Newsplex Mission: Help Media Innovate: Interview with Kerry Northrup, Executive Director Ifra and leader of Newsplex: “Most news organizations have yet to make the necessary and inevitable transition from being in the manufacturing business — focused on trying to produce and sell a tangible product such as a copy of a newspaper — to being a service industry, in which our focus would be on trying to meet our customers’ news and information needs by whatever means and in whatever form available.” Bingo!
Research: Local TV News: On the Road to Irrelevance: “Journalism, if nothing else, should reflect its time. In the last year, America has been attacked, begun a new kind of war and seen its stock market and business sector spiral into crisis. In response, local television news has scarcely changed.” (The Project for Excellence in Journalism’s fifth annual study)
Two interesting threads on Slashdot
• How Do People Evaluate a Web Site’s Credibility? discussing the Stanford Web Credibility project....
• Wading Through Weblogs, One Idea at a Time discussing the Waypath Project...
Are Weblogs legitimate business tools? A Face-off on Networld World Fusion
Yes: “...blogs are not only knowledge builders, they’re reputation builders. With help from some contributors and other blogs, we’ve filtered the best resources on the Web for our employees, our customers and our industry.”
No: “True believers of blogs have forgotten the lesson of the past two years: Don’t overstate the potential of a new technology, especially when it has “Web” in its name. I am trying to be a bit more realistic.”
’Blog junkie’ keeps our political coverage unbiased, meaningful: The managing editor at the Standard-Examiner (Ogden, Utah), Ron Thornburg, explains how an assistant news editor’s affinity for political weblogs helps the paper: “The extracurricular research pays off by making him a more informed copy editor and headline writer. And understanding the nuances of today’s complicated political issues is vital to our credibility.” Thornburg was our boss at The Burlington (Vt.) Free Press in the early 90s. Knowing Ron, it might not be too long before his staff will be blogging.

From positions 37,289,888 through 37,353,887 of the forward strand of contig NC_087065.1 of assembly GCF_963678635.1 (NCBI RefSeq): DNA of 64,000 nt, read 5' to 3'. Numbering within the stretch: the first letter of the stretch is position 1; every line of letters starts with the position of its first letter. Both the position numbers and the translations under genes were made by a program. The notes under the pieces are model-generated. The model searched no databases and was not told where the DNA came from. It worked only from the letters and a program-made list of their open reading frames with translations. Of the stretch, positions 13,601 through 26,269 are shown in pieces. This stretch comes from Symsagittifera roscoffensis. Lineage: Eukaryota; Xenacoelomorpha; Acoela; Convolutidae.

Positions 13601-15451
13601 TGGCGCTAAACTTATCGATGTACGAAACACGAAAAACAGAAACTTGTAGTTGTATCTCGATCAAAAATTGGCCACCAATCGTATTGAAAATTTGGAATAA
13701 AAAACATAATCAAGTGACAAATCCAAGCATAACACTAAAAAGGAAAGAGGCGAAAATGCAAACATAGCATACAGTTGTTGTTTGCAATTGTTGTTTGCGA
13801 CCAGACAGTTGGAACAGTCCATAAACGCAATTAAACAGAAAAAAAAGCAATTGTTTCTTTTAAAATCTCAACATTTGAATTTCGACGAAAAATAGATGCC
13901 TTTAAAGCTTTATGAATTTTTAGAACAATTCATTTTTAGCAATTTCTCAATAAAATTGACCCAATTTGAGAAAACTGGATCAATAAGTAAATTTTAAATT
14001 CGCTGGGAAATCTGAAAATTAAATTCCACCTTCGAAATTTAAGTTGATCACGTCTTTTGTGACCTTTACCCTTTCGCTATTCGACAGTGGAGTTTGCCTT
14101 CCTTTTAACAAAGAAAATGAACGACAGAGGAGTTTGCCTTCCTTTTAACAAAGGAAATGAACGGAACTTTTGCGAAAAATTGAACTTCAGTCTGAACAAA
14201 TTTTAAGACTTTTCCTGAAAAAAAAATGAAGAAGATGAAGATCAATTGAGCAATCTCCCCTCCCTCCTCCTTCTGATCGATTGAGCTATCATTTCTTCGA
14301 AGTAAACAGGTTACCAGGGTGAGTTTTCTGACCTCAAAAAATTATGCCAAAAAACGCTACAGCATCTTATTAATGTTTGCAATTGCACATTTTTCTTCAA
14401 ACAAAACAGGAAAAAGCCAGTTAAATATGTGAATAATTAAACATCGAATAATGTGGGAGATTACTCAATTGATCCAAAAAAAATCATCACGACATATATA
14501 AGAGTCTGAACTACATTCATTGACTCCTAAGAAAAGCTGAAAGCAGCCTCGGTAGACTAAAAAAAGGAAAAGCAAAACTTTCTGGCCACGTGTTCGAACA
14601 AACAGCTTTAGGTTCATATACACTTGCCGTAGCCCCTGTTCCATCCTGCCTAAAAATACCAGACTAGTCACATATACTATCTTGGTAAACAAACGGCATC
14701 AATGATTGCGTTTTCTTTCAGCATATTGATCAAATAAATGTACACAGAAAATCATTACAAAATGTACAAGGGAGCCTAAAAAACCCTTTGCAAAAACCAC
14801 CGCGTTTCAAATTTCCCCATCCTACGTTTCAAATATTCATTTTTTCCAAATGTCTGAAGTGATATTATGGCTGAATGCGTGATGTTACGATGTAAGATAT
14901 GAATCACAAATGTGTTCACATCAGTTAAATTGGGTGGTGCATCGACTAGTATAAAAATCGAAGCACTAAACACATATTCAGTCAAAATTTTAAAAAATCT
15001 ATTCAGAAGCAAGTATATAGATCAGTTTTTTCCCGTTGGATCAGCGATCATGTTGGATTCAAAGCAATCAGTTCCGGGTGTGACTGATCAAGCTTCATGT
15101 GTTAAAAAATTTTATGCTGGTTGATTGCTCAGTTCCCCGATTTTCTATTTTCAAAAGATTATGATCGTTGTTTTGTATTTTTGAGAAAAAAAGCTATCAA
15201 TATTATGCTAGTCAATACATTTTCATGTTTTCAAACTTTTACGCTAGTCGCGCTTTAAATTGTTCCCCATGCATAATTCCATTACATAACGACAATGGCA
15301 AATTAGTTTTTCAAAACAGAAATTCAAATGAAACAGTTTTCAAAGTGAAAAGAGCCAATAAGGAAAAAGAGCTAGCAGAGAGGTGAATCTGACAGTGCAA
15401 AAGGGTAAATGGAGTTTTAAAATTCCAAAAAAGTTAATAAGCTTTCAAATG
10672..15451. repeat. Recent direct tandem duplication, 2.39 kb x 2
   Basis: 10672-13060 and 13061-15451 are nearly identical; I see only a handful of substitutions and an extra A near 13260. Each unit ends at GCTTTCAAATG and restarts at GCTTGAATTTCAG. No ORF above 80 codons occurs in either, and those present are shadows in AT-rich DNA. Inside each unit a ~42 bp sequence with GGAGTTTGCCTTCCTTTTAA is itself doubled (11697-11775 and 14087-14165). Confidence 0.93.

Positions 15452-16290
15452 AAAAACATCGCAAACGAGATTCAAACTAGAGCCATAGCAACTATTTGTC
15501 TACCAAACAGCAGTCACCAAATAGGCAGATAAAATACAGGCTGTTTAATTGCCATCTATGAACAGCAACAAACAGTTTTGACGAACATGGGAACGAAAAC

(Note: The registration on this site is real pain the neck).
’Texters’ untethered in wireless world: “The idea of drawing information from mobile mobs armed with Internet video capacity, Howard Rheingold says, boggles the mind. ‘An event is going to happen somewhere and 300 people will send video to the Internet in 20 minutes. The major media aren’t going away, but the minor media are exploding.’ “ (Washington Times)
Shelf consciousness: Doc riffs: “I think blogs are too personal, too conversational, too interactive — too human — to be considered “outlets” for anything.… Unlike publications, blogs are subject to subsequent editing and re-editing. They also welcome edits by others. The are alive in the sense that they are, like their authors, unfinished.” They are only too personal and conversational if you blog like Doc!
Innovation Interrupted: “A few emerging technologies look interesting as potential forces in the enterprise that could one day change the game.” Third on the author’s list: Portal proliferation. “I think portals will seep into many more areas, and I can imagine an environment in which there’s a portal for every person, place, and thing, including devices with portals that customers and vendors use to manage the portals themselves.” What Google News does well is just this: a portal for every story. (Optimize Magazine)